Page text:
Horrifying footage has captured the moment a man was knocked down by a freak, tsunami-like wave at a popular Sydney beach.
A terrifying video has emerged of the moment a Sydney man was knocked off his feet by a rogue wave at a popular beach.
The incident occurred at Manly lagoon in Sydney’s Northern beaches over the weekend, as wild weather caused hazardous surf conditions at beaches across the city and along the east coast.
The video shows a man calling out to his kids to run to safety as the freak wave washed across the lagoon on Saturday.
“Boys, come back quick,” the man can be heard yelling as the wave builds.
Meanwhile, another male beachgoer also attempts to outrun the tsunami-like wave but is unable to flee in time, with the footage showing him knocked off his feet by the swell.
The man was knocked off his feet by the huge wave. Picture: Facebook/Manly Living
The man is swept along and can be seen clinging to a bench for safety, while children at the scene can also be seen running from the wave.
He eventually frees himself and can be seen walking to safety.
“I hope he’s all right,” a man filming the incident can be heard saying in the short clip.
The wild waves also caused several boats and dinghies to be swept away in Sydney over the weekend, with the Bureau of Meteorology issuing a surf warning for NSW’s coast on Saturday and Sunday.
“Surf and swell conditions are expected to be hazardous for coastal activities such as rock fishing, boating, and swimming,” the BOM warned.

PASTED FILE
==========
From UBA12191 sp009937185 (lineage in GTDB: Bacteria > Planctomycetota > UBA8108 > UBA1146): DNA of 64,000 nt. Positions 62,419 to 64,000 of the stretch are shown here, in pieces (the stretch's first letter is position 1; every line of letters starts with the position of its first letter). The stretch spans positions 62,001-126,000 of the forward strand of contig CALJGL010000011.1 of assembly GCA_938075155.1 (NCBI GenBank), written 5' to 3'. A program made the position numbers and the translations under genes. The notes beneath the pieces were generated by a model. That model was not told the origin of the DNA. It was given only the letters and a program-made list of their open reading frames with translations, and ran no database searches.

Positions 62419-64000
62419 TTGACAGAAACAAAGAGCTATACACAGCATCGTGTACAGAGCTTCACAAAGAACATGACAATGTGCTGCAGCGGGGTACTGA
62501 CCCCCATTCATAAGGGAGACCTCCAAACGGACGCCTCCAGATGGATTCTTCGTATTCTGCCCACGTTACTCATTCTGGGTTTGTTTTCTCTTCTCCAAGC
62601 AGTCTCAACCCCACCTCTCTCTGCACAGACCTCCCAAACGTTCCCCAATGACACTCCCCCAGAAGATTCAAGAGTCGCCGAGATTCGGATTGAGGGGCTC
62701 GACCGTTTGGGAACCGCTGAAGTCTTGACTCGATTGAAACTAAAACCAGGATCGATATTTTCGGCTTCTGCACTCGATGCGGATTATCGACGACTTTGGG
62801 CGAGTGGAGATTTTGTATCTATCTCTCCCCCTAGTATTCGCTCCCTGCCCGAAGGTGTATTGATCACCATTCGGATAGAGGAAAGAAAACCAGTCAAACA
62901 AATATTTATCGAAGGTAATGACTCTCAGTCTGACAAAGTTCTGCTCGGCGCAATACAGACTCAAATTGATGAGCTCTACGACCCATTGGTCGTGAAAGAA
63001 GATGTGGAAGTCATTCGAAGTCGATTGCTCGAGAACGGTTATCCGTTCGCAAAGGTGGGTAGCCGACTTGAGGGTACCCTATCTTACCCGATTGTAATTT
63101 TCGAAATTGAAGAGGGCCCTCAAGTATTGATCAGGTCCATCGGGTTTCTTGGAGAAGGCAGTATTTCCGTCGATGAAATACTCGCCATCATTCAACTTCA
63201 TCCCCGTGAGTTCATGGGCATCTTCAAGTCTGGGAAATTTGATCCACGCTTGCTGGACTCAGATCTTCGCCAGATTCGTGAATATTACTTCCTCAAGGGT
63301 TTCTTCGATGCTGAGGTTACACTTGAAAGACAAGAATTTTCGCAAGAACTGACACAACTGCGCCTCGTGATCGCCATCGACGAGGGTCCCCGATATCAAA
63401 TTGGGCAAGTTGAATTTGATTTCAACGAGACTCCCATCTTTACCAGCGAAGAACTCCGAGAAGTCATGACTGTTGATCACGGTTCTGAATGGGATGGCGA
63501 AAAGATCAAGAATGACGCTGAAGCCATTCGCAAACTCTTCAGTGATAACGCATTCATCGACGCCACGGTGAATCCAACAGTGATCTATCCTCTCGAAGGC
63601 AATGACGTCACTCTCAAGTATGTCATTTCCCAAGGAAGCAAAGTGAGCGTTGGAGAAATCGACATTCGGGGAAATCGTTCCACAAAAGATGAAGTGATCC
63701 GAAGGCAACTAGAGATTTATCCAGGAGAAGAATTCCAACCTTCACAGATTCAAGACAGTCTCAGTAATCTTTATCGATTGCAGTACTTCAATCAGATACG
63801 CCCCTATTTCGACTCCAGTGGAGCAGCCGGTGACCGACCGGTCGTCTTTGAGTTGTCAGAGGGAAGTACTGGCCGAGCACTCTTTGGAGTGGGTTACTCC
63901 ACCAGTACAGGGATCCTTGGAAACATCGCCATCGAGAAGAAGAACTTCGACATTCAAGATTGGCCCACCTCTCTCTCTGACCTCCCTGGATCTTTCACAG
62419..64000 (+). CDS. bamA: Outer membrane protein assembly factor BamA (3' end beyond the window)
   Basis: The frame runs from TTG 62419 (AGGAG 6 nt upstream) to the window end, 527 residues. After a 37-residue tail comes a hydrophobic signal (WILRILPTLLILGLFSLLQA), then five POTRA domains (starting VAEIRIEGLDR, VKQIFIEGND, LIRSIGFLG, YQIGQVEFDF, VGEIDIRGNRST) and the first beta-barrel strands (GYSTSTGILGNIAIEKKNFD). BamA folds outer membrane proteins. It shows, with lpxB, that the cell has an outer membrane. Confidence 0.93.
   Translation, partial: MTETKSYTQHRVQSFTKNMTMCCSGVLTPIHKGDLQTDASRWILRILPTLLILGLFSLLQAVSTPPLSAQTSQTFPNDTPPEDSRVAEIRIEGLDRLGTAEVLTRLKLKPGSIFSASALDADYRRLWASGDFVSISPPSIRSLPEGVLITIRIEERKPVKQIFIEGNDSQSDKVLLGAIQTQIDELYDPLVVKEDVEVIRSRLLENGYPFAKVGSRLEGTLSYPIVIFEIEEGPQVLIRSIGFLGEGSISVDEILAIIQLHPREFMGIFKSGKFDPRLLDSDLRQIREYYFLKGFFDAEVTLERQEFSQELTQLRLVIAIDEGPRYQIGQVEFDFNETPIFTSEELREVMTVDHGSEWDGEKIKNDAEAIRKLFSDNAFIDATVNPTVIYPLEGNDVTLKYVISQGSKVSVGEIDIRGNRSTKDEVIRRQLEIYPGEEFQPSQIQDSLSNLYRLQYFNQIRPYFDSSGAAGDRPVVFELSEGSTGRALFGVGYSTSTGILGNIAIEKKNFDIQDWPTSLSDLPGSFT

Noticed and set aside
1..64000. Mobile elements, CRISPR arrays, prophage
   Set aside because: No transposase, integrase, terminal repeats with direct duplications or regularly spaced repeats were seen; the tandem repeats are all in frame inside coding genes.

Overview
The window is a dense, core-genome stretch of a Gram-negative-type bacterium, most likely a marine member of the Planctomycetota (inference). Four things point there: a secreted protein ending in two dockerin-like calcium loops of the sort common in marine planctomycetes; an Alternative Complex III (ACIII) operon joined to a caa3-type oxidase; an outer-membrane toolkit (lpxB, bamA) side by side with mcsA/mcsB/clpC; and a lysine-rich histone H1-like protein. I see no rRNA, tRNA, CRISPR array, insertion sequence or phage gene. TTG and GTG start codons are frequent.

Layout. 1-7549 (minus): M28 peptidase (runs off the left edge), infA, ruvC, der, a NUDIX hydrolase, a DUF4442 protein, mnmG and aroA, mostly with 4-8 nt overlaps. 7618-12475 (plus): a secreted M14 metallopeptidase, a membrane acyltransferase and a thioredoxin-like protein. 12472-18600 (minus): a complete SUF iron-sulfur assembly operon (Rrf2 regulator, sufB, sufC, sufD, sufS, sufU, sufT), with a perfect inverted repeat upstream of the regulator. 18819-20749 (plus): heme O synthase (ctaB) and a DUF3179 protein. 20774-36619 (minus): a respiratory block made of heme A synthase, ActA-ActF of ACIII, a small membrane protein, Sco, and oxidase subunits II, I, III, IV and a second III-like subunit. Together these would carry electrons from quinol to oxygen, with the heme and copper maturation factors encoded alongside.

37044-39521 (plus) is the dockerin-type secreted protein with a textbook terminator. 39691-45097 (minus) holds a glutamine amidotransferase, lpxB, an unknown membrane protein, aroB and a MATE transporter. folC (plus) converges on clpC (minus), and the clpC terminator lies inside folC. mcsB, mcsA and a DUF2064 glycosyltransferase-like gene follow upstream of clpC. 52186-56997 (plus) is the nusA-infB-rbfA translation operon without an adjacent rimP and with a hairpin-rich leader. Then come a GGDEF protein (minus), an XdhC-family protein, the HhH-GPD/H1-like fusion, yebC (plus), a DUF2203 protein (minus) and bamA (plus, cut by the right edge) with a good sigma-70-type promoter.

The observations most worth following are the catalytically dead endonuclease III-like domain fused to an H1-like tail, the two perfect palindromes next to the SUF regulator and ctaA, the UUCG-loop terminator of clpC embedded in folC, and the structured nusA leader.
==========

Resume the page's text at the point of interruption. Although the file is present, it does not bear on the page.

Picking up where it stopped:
The promenade of iconic Bondi Beach was also hit by huge waves on Saturday morning, with the famous Bondi Icebergs pool rendered invisible by the intense conditions.
University of New South Wales Professor Rob Brander, a coastal geomorphologist in the School of Biological, Earth and Environmental Sciences and the UNSW Beach Safety Research Group, said the unusual situation was sparked by several factors.
Residents watched huge waves crashing into rocks at Bondi Beach on Saturday. Picture: Muhammad Farooq/AFP
“The recent large swell and resulting beach erosion along Sydney’s coastline was caused by a number of factors,” he said.
“We’ve already experienced multiple storm and erosion events over the last few months due to La Niña, leaving beaches depleted of sand. This most recent event triggered a significant storm surge with higher water levels reaching much higher than usual due to the strong onshore winds coupled with a low pressure system.
“The sudden destructive uprushes of water we witnessed were examples of ‘infragravity waves’ (or ‘sneaker waves’ in other parts of the world).
Large waves crash across Bondi’s Icebergs pool as the NSW coast continues to be inundated by wet weather and threatened with more floodwaters. Picture: NCA NewsWire/Jeremy Piper
“These infragravity waves are generated by large storm waves that release immense amounts of energy into the surf zone. The danger of infragravity waves is their unpredictability.
“Once in the surf zone, these waves can fluctuate – both in ‘force’ and ‘frequency’ – on the order of minutes. One minute, these waves will recede from the shoreline with pronounced backwash, lulling beachgoers into a false security, before shifting in the next minute to sudden and dangerous uprushes.
“Infragravity wave surges occur during all wave conditions but are amplified during storms – the bigger and messier the waves, the stronger and farther the surge rushes up the beach.”